My brother passed away recently, and so I was been reflecting on that fact as I wrote this article.
The highest elevation, the very pinnacle of every experience is to be found in the praise and worship of God. Whether or not you believe that, it remains the truth. During this time of hectic preparation, with arrangements pressing down on me, I find that I long for respite from the grief that hangs so close.
John Eldridge has been criticized for stating in his book, Epic, that the cumulation of our salvation is that we get the kingdom back. That we don’t have to spend “ten thousand years singing”, but that we get to do the things we want to do such as paddling down the Amazon.
While I don’t entirely disagree with Mr. Eldridge, his point being that heaven will not be boring, but will be an eternal, exciting and fulfilling experience such as we cannot imagine, I believe that the most meaningful experience of paddling down the Amazon will be for the purpose of our praising and worshiping God. In other words, without praise and worship of God, all experiences of life quickly pale and lose meaning.
Take singing for example. One only needs to briefly peruse the psalms to see how every experience gains depth and meaning when attuned to the praise of God. Without God, the very best that we can sing about is sex. Without God all of our songs about the greatest experience given to men by God become completely devoid of all true meaning beyond that of cats in heat. Yet, the bible instructs us that sex has a context of worship. Why else do the prophets equate idolatry with adultery?
In our modern world, meditation has come in vogue among various denominations. However, the meditation we have adopted finds its roots in eastern mysticisms rather than the Hebrew understanding. Observing devout orthodox Jews at the wailing wall in Jerusalem, gives quite a different picture however. For the ancient psalmists, meditation was far more than a quiet mental exercise. Meditation required both spoken word and action. To meditate, it meant to vocalize the words, slowly, deliberately, pondering all the precious nuances of every phrase or word.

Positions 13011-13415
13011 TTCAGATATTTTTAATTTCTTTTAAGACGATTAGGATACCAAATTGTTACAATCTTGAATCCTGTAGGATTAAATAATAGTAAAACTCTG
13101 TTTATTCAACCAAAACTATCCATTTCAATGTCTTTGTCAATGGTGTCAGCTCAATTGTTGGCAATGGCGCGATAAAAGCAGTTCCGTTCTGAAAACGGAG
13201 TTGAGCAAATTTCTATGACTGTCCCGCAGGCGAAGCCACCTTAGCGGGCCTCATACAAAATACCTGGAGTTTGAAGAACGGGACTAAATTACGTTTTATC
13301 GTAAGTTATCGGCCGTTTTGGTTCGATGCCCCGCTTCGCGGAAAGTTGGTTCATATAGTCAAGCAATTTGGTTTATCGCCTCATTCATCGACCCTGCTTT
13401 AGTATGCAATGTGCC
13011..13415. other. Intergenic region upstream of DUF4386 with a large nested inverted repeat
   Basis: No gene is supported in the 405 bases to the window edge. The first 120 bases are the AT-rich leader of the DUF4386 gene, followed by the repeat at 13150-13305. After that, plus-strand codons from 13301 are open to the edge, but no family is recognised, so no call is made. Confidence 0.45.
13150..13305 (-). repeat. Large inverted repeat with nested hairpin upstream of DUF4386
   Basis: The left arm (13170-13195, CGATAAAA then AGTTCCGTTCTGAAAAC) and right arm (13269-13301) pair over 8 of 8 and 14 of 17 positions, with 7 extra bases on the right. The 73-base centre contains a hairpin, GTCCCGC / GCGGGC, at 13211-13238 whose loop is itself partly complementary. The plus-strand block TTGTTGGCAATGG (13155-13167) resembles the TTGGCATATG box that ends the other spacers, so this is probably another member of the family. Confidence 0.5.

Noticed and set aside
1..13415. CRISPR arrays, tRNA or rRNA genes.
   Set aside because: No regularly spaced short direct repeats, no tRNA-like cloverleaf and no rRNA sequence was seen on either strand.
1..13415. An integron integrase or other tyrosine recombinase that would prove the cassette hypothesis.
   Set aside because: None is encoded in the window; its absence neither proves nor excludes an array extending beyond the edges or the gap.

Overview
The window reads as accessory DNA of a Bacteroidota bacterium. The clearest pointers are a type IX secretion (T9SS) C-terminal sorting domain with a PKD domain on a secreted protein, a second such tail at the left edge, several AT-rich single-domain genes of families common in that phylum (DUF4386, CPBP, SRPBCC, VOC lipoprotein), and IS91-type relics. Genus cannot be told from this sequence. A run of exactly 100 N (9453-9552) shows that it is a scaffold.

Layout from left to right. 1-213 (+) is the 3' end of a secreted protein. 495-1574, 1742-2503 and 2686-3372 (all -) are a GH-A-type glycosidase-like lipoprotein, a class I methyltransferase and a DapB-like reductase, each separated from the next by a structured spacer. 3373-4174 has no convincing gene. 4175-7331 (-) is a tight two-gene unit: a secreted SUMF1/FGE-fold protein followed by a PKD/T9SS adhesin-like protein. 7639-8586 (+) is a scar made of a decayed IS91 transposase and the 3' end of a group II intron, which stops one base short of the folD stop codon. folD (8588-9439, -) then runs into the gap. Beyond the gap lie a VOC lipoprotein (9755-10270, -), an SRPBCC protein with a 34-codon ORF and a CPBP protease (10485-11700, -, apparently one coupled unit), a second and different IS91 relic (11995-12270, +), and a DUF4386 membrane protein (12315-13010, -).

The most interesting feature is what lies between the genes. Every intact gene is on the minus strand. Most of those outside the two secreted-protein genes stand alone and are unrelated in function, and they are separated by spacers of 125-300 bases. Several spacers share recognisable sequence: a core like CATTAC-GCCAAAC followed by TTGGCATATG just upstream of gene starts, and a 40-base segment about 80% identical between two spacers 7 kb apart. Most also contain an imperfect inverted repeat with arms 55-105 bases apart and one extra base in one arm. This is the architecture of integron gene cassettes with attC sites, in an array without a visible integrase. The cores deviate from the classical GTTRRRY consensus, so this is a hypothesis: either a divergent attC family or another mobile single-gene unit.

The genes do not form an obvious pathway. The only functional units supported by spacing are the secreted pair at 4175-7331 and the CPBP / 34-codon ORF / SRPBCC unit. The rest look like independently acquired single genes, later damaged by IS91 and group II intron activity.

The psalmists even had a musical notation to insert in the psalms to indicate those places where deliberate meditation was particularly warranted. In your bible, in the book of psalms you will see this notation italicized as, ‘selah’. Some bibles will have a note indicating, ‘pause, and think of that!’ or similar interpretation. I find it interesting to note that David, was particularly fond of using that word. I picture him, reciting psalms, taking the time to provide an interlude to allow the listener to meditate on the words just sung or spoken.
And here, I find song to have its highest form, its greatest meaning, its deepest influence. It draws me into deep meaningful communication with God so that from my own mouth, however loud or soft flow praise and adoration. In deep biblical meditation, I find an Invitation. I am moved to the point of being transported into the Divine Presence.
For those who are truly ‘in Christ’, stepping into the Divine Presence should not be a strange experience.
Rather it should be a homecoming. A blissful stepping into that which is warm and real, familiar and lasting, a relief. Far from a fearful experience, a warm embrace whilst shedding all of the weight of the world. This is the privilege of praise and worship of which we need not wait.
My brother passed recently. He is, I know, more alive today than I ever knew him to be. Laughing, dancing, praising God, living the largest life; all of his fears forever banished. And I, am left to meditate. Pondering, taking the time to slowly, repeat the words of Psalm 104 to myself:
33 I will sing to the LORD as long as I live;
I will sing praise to my God while I have being.
34 May my meditation be pleasing to him,
for I rejoice in the LORD.